This banality in Baudelaire’s approach is key in replicating the framing of fûkeiron as in response to both newsreels and leftist documentaries of the day. The choice of subject—Islamic terrorism—reflects upon its use as a widespread tool of media fear-mongering and responds, much like the Adachi film, to a specific historical event: the terrorist attacks in Paris on 13 November 2015, which claimed 130 victims. Aziz’s real-life counterpart, who was not at all involved with the events of 13 November, was arrested in the Spanish city of Almería en route to Algeria, and tried in court within a month of the November attack. It seems important, too, that the Paris attack cannot readily define Aziz; the documents and interviews convey a failed search for some concrete evidence about training camps and weapons. Baudelaire has also said that his impetus to make the film came not from the attack but from the political response to it:
It had more to do with the French prime minister declaring, at a commemoration ceremony shortly thereafter: ‘Explaining jihadism is a bit like wanting to excuse it’ (21).
The context surrounding the response to the November attacks is less essential to understanding what motivates shot decisions; where A.K.A. is limited in the information given to the viewer, Jihadi is increasingly concerned with text, to the extent that it overwhelms the images. These legal excerpts don’t explain jihadism but rather highlight investigators’ mostly ineffective attempts at clarifying intent for legal purposes: late in the film an investigator is said to have asked Aziz whether he had any contact with terrorist organisations while abroad, to which he responds, ‘Yes, like all Syrian people.’ Writing in Hyperallergic, Menga Da makes the important point that these documents are evidence in more than one sense, as they prove the “weakness of words and images” in giving us a sense of Aziz’s motivation (22). Beyond the failure to clarify psychological motivation, the recreation of daily life proves too much a burden for the text.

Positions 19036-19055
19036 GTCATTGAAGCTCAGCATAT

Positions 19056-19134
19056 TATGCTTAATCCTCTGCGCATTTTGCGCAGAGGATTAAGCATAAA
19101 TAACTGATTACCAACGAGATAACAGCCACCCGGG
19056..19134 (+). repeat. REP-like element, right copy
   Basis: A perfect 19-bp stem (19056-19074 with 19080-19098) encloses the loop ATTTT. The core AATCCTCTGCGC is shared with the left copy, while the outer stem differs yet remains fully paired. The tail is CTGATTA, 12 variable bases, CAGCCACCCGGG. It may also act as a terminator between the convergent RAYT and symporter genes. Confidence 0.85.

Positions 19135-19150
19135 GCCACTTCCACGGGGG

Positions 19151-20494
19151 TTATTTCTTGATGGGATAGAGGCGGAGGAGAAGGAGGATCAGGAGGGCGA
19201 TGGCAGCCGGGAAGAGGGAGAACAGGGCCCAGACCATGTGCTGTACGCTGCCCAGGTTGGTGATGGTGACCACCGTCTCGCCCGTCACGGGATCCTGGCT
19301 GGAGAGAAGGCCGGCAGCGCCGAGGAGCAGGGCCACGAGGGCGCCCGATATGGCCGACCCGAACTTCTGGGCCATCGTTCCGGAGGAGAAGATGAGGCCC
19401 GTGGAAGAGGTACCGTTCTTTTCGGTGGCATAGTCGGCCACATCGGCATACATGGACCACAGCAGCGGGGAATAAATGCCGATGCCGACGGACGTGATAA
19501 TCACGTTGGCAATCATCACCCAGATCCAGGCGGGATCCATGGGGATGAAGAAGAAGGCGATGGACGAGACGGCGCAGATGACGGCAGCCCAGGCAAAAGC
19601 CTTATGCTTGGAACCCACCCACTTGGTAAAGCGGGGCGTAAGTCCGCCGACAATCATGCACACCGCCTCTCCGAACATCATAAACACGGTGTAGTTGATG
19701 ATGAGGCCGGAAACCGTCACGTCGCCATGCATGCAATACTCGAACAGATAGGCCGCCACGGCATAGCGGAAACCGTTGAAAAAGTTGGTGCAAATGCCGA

In his 1973 essay Looking at the City or, the Look from the City, Japanese photographer Nakahira Taskuma (1938–2015) wrote on the photography of Eugène Atget. He argued that the suggested sense of a crime scene, as per Benjamin, was not the photographer’s intention but rather the result of the camera equipment of the day; the use of ‘long exposures with low sensitivity film… completely removed people’s forms’ (23). This uncanny sense one gets from looking at Atget’s work, Taskuma argues, is the work of the ‘unconscious,’ which truly ‘decided the nature of his photographs.’ This complicates authorship, as it does for films for which the goal is capturing banal images (24). But this banality gives way to a startling sense of recognition: